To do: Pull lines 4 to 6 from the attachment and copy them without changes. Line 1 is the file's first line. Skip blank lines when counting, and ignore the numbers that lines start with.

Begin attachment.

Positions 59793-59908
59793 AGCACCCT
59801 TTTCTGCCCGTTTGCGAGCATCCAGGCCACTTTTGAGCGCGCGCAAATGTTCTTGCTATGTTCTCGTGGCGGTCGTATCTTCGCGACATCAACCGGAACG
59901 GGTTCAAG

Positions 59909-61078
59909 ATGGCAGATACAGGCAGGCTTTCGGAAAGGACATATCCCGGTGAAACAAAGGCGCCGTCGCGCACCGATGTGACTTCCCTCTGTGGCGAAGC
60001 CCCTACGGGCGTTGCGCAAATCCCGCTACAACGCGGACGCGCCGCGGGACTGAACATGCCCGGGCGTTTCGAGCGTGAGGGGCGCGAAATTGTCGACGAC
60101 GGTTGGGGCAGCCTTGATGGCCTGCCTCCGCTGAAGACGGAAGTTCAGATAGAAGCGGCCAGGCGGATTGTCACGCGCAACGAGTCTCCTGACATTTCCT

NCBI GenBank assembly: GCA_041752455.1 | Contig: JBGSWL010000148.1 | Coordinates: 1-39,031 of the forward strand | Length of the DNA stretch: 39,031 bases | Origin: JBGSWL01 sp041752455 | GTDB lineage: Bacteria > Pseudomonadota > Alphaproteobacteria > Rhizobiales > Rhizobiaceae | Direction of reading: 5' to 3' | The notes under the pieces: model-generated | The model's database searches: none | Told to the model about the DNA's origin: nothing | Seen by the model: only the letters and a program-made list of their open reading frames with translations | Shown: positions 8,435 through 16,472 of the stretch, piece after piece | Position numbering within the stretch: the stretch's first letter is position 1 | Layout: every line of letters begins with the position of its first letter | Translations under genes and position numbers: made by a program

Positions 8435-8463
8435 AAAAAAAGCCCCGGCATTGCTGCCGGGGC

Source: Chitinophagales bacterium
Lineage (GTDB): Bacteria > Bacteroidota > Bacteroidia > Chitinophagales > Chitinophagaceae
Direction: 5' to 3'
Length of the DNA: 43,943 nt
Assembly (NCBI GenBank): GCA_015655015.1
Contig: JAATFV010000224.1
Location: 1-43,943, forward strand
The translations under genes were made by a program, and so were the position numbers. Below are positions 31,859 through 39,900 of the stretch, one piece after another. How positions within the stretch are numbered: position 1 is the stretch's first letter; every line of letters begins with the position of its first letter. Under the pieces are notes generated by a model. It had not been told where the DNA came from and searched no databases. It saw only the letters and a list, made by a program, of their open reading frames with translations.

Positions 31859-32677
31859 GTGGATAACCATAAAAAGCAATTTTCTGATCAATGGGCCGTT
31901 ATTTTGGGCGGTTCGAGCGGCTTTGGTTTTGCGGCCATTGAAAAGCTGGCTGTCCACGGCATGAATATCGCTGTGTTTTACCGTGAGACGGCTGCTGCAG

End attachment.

59901 GGTTCAAG

Positions 59909-61078
59909 ATGGCAGATACAGGCAGGCTTTCGGAAAGGACATATCCCGGTGAAACAAAGGCGCCGTCGCGCACCGATGTGACTTCCCTCTGTGGCGAAGC